One of TOP’s former candidates, Dr Jenny Condie, is speaking out about why she thinks the Gareth Morgan-dominated party failed, and what should have been done better.
“At the heart of this is my concern that you are simply unable to relinquish the control and direction of this party to anyone other than yourself and your trusted inner circle… You say this isn’t the Gareth Morgan party, but after my 8 weeks in the office it sure feels like the Gareth Morgan party.” quote from Dr Jenny Condie’s e-mail to Gareth Morgan, 23 June 2017
I wanted TOP to succeed so badly, I let myself ignore the evidence in front of me. The red flags were there from the beginning.
I was inspired by the vision of building our prosperity as a country on a foundation of fairness, enshrining the Treaty of Waitangi into a new constitution that could provide a fresh start for the partnership between Māori and Pākeha, and tackling our big problems at their core, so we can leave the next generation a proud legacy, rather than a hospital pass.
Of course, I knew before I became a candidate that Gareth Morgan was, well, Gareth Morgan. He wasn’t one to mince words, but damn he was smart, and willing to tell uncomfortable truths. The policy was so good, and Gareth expressed a confidence that the general public could make great decisions if we trusted them with complexity.
Gareth was obviously a domineering personality. But he had a team of clever loyal people around him, so that reassured me he wasn’t as autocratic as he seemed. I told myself that as the campaign ramped up, Gareth would hire some professional advisors and the rough edges would be smoothed away. I really wanted it to be true.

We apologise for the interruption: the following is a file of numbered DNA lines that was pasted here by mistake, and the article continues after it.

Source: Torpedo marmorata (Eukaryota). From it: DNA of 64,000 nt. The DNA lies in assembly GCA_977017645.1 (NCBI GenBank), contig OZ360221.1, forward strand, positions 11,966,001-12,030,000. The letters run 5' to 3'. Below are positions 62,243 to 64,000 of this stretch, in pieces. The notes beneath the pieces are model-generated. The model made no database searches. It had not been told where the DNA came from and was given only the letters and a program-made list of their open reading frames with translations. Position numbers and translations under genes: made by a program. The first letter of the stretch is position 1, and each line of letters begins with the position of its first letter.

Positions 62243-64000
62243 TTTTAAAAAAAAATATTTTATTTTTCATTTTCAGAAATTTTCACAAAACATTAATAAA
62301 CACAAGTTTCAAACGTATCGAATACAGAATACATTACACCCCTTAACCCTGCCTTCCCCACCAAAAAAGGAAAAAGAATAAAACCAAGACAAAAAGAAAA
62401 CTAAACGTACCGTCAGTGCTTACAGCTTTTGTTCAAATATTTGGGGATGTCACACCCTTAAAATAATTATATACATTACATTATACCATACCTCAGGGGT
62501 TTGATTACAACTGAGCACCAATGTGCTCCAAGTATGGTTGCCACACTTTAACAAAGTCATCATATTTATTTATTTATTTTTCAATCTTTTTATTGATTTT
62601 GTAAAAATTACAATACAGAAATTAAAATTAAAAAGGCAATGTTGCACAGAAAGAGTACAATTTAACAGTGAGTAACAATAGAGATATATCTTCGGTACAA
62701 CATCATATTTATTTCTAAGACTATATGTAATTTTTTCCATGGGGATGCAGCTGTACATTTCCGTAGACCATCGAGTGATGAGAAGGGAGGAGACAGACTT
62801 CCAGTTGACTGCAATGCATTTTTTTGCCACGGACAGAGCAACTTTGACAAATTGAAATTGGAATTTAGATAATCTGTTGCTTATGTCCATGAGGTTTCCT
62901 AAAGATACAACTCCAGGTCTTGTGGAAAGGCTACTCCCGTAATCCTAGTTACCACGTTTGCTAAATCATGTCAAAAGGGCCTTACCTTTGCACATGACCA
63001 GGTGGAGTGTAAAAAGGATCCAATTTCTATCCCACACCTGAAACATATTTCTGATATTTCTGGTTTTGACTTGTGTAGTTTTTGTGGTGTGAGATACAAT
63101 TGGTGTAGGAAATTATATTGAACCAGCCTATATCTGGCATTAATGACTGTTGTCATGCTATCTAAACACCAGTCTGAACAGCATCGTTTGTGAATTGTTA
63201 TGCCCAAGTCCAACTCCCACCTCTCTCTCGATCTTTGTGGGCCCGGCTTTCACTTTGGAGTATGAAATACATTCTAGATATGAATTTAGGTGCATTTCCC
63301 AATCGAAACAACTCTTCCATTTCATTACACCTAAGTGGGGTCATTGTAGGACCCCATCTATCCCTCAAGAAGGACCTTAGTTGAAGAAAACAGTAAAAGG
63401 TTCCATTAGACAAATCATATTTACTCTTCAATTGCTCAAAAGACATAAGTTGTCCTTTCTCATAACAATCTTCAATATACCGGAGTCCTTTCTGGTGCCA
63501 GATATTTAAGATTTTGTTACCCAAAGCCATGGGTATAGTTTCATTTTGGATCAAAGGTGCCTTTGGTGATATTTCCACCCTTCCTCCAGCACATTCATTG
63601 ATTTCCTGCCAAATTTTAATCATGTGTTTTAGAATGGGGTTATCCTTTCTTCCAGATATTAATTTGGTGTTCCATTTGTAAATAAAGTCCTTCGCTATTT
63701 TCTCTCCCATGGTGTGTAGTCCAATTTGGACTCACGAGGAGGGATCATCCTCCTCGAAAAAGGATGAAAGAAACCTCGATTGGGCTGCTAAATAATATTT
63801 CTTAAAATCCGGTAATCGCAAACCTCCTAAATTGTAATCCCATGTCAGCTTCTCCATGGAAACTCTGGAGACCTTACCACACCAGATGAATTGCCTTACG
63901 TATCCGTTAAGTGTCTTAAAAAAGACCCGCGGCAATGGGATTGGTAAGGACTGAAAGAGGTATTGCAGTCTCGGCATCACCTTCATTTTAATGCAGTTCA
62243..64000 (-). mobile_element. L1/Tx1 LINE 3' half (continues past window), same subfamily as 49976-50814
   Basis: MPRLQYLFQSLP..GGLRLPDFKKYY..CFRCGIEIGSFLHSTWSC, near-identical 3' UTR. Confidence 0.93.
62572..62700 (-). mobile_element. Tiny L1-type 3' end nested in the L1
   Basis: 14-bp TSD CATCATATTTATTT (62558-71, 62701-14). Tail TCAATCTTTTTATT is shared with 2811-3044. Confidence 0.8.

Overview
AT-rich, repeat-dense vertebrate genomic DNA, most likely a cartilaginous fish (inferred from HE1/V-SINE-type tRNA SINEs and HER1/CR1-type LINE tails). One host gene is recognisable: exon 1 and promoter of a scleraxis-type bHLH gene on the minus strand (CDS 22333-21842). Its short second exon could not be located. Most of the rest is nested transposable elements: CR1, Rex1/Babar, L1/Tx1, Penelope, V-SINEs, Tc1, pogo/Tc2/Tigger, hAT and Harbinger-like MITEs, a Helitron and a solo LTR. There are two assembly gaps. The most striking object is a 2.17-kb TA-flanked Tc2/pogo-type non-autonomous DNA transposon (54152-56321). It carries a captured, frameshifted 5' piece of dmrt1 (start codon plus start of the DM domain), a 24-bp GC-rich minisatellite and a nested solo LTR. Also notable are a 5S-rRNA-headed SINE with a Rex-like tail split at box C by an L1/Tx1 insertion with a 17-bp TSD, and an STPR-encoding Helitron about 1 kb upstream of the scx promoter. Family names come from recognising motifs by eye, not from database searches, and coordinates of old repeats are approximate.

Still, I wasn’t willing to sign on as a candidate without putting a line in the sand about his behaviour on Twitter. I decided to send him an email that was deliberately provocative. I wanted to find out if he was someone who could handle criticism and disagreement. Essentially, it was a test. If he passed, I was in.
Here’s a taste of that e-mail:
“I will be forthright, since that is a quality you appear to value.
Your behaviour on social media is doing an injustice to all of us who support your policies. As a private citizen you have the right to behave however you please, however as the leader of a political party you no longer have that exclusive right. You now represent those of us who believe in what you are fighting for – a fairer NZ delivered with evidence-based policy. As one of those people I am embarrassed by and ashamed of your conduct.
Your style is driving away potential TOP voters, particularly on the left.
I still want to be a candidate for TOP, but I absolutely will not condone or defend your comments on Twitter. I also have no interest in working for someone who cannot hear criticism and alter their approach when warranted.”
I got a reassuring response from Geoff Simmons after that. I’ve come to believe that Gareth never set eyes on my email.
In the end, those initial red flags led to the demise of TOP we have witnessed this week.
You simply cannot operate a party as a monarchy, within a system of democratic government. Gareth Morgan’s hold on power at TOP was absolute. His close inner circle, including the only two other board members, appeared to prioritise keeping Gareth happy over getting into Parliament.
One of my full time volunteers once received a phone call from one of Gareth’s staffers at 7am berating her for replying to an e-mail Gareth had sent her. Obviously, her response hadn’t gone down well.
I was assured at one stage that people disagreed robustly with Gareth behind closed doors. It seemed to have little impact on the direction of the campaign. No one had any authority, apart from the most minor operational details. Even Facebook videos were almost always sent to him for review before they were released.